Come with me, behind the scenes at The Horsey Set Net. 😉
This past weekend, I realized that I need to step up my process of setting up a newsletter.
Well. maybe not a full-blown newsletter that comes on a regular schedule. But a way to contact you loyal RSS subscribers in a more timely fashion and with things that RSS misses. Along some fun special goodies, too.
What made me suddenly start thinking, “Newsletter – soon!” is that I had some news that you might have found handy to have, except I found it too late to put it up on the blog and have it get to my RSS subscribers in time.
What is RSS anyway?
That little orange square to the right with the wavy white lines, like sound waves leaving and expanding. Maybe you’ve wondered? Or maybe all you care about is what it does. And that’s fine, too.
RSS stands for Really Simple Syndication. What it does is send you the latest posts to this blog. It’s like a subscription in which you determine your preferred medium of distribution.
For example, you can receive updates to all your blogs in a reader, as with Google Reader. Or you can set things up to feed into a bookmark. (This one may not do that. Fooey on me that I don’t know.) Or you can have the updates sent straight to your email Inbox, my own preference.
As you read the following, please keep in mind that my intent is not to bash RSS. I love RSS. I love the convenience of it all. My only quibble is that it misses stuff. And I’ve noticed that problem with the blogs I read, too.
RSS is a night owl
As with a subscriptions to print periodicals, RSS is tied to a distribution schedule. I don’t know about you, but I receive the RSS feeds from my blog subscriptions at night.
I try to keep the schedule at in mind when I write posts. But sometimes breaking news, as they did with the US times for the video stream from the Dubai World Cup, comes up fast.
A disadvantage to that delivery schedule is that a lot of bloggers who make daily updates often don’t pay attention to comments if they arrive the next day, even though those posts can be accessed and read for years to come.
I don’t operate that way. I try to write what my old bosses in print journalism used to call “evergreens,” stories you can find interesting anytime.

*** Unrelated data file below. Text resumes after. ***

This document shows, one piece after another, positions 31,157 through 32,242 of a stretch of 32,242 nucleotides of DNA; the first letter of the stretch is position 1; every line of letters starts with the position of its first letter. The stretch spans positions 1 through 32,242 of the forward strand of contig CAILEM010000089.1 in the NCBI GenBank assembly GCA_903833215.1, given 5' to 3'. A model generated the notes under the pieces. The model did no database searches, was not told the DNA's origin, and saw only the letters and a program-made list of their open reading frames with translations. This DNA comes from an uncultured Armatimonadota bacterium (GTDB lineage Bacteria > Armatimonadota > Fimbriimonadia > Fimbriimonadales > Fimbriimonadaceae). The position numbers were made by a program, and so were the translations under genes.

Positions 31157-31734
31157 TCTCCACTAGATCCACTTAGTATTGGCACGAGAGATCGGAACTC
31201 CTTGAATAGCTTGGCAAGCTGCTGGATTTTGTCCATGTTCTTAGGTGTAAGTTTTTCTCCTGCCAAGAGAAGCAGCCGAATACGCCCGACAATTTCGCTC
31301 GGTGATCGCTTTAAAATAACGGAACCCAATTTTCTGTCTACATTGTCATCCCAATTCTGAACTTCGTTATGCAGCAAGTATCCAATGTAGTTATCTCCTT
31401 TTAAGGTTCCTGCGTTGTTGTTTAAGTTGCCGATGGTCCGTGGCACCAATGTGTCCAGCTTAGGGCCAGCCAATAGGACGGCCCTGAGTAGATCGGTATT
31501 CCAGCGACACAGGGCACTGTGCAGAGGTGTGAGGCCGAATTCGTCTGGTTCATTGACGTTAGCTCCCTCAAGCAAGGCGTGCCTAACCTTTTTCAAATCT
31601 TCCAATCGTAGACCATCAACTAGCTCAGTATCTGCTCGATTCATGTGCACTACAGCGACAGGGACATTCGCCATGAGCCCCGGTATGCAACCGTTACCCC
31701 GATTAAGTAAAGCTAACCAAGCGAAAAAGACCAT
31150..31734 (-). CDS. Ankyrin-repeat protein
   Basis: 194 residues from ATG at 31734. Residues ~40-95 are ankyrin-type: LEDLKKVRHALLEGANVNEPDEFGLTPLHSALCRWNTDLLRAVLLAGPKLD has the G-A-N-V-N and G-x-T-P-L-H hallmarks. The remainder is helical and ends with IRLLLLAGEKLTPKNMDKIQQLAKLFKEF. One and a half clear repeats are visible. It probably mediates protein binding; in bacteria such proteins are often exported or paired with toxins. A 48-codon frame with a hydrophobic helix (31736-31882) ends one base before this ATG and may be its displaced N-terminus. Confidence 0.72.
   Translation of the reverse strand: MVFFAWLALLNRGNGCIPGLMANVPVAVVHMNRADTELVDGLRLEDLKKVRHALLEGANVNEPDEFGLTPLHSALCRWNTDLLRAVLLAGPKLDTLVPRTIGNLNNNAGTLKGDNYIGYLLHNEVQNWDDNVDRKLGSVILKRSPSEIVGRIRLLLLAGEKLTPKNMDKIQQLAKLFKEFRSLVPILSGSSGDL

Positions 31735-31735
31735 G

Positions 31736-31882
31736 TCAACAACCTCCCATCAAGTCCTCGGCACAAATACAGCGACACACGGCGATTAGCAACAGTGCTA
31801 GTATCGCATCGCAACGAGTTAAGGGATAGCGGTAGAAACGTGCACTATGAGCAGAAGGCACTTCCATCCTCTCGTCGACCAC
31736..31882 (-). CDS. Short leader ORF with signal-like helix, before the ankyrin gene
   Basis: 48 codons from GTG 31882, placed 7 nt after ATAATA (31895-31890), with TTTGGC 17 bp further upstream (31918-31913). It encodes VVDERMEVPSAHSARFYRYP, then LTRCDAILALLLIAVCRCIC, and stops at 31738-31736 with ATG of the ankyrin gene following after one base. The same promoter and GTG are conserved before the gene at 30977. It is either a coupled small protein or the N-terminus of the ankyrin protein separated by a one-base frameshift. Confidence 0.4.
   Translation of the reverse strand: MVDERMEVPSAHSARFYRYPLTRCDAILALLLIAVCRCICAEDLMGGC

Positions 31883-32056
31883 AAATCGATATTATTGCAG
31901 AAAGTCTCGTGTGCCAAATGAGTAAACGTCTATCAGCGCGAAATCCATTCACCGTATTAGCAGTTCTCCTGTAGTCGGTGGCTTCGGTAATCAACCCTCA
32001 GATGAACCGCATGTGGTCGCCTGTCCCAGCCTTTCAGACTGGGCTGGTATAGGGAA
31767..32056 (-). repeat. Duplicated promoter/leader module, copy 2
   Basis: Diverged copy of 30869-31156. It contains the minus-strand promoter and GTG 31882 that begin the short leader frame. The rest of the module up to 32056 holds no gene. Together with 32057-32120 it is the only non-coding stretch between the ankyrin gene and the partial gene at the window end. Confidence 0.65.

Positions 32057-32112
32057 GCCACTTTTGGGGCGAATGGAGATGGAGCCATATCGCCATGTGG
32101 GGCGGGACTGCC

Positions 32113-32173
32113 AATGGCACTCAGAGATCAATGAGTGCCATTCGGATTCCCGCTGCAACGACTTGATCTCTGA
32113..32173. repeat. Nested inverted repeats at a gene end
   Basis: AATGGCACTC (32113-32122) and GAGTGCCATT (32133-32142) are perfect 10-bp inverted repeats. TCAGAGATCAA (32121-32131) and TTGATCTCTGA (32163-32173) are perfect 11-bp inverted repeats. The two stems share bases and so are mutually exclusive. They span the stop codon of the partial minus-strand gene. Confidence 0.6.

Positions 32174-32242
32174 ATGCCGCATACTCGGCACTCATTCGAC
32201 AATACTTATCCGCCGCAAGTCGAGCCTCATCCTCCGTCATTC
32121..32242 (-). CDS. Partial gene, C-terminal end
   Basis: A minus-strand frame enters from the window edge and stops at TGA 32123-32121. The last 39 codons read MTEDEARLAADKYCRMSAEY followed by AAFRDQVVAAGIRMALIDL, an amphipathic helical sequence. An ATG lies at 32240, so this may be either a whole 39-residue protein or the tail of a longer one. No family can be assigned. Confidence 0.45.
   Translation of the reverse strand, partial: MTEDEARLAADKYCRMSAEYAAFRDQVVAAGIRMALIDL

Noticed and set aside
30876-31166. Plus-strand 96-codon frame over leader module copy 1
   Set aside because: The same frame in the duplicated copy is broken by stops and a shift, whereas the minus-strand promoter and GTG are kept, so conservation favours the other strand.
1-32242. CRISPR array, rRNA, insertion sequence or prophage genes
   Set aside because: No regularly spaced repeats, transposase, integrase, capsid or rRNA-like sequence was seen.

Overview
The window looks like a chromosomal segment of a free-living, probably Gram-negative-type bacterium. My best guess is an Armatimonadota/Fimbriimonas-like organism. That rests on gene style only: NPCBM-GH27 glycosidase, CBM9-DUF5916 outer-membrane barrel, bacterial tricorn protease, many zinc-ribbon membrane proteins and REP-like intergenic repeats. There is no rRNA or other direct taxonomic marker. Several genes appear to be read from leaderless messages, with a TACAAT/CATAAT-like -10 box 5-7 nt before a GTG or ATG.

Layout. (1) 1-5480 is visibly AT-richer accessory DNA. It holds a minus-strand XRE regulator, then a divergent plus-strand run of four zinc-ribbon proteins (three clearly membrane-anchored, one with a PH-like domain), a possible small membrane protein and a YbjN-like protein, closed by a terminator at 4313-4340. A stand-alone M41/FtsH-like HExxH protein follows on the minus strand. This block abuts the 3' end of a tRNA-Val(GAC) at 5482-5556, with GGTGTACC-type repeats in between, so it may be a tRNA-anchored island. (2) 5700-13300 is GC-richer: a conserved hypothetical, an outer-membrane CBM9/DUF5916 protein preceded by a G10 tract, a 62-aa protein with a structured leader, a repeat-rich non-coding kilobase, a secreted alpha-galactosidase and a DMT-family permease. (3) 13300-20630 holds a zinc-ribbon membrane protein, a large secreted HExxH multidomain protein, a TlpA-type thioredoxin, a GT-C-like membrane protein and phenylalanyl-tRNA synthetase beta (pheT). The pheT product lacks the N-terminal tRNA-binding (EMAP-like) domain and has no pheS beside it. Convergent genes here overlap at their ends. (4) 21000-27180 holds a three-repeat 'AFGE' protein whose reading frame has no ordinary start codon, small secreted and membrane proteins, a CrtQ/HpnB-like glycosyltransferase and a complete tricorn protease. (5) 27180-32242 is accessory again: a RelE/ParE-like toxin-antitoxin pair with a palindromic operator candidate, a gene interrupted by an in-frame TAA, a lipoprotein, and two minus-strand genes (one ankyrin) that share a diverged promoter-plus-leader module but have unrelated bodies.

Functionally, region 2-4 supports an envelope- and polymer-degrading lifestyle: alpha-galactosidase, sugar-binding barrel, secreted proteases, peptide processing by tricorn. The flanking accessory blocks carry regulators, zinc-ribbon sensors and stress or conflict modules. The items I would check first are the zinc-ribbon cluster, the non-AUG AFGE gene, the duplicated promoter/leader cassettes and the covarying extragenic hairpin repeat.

If you go through my archives and find a post that moves you to comment or, as my comment box says “Leave a Reply,” then I’m happy to see what you have to say. I probably will respond. I won’t tell you “today’s topic is (Something Else.)”
RSS isn’t one-stop-shopping
I have sort of an RSS function under my “Leave a Reply” box down below. It’s called “Manage Subscriptions.” (Note to plug-in designers – show us what will appear on the screen for readers, will ya?) You’ve probably wondered about that link, too.
What the “Manage Subscriptions” button under the “Leave a Reply” box does is keep you up-to-date on the latest comments. Sometimes, I meet the coolest people through my comments.
But my usual RSS subscribers won’t get to see them because the feed doesn’t include updates to the comments, which often add to the story.
When I finally get a newsletter/mailing list going, I’ll be able to share the breaking news I find and to show you the interesting people who stop by to comment on the articles. Plus, I have a few other goodies in mind for it, too.
Progress on the newsletter front
Wow. This could get expensive. I’ve been looking at aut0-responders because I will need one that will allow me to use one account to access newsletters on other sites. The day is coming when I’ll have to set up an author blog for people who – hard to believe – might not want to read so much about horses.
The king of the auto-responders email list distributors is Aweber, but its rates start at $19 a month. My blogging mentors have nicely implied that I should just stiffen my spine and spend the dough.
Because I have so many child readers – at least, I hope I still do, despite my recent reference to a certain saucy historical drama on TV — I don’t intend to charge money for content here.
Plus, I don’t see myself sending out lots of regular newsletters, nor do I need a lot of marketing bells-and-whistles in them. I also plan to send things in plain text, despite how pretty the auto-responder templates might be, because plain text emails take less time to download.
Yet, since I’m still sort of a techno knuckle-dragger, I need an auto-responder that’s easy to use. I’d rather use what brain power I have for writing the articles instead of learning how to do the wiring behind the scenes. Points for AWeber.
FWIW, I’m looking at other auto-responders, like Vertical Response. Constant Contact. And I had forgotten about MailChimp, so I need to look into that one. too.
So, if you have a newsletter and know of any email auto-responders that allow you to have one account for multiple websites and are easy to use for both sender and recipient (and costs at least half of what Aweber does), please feel free to Leave a Reply in the square below.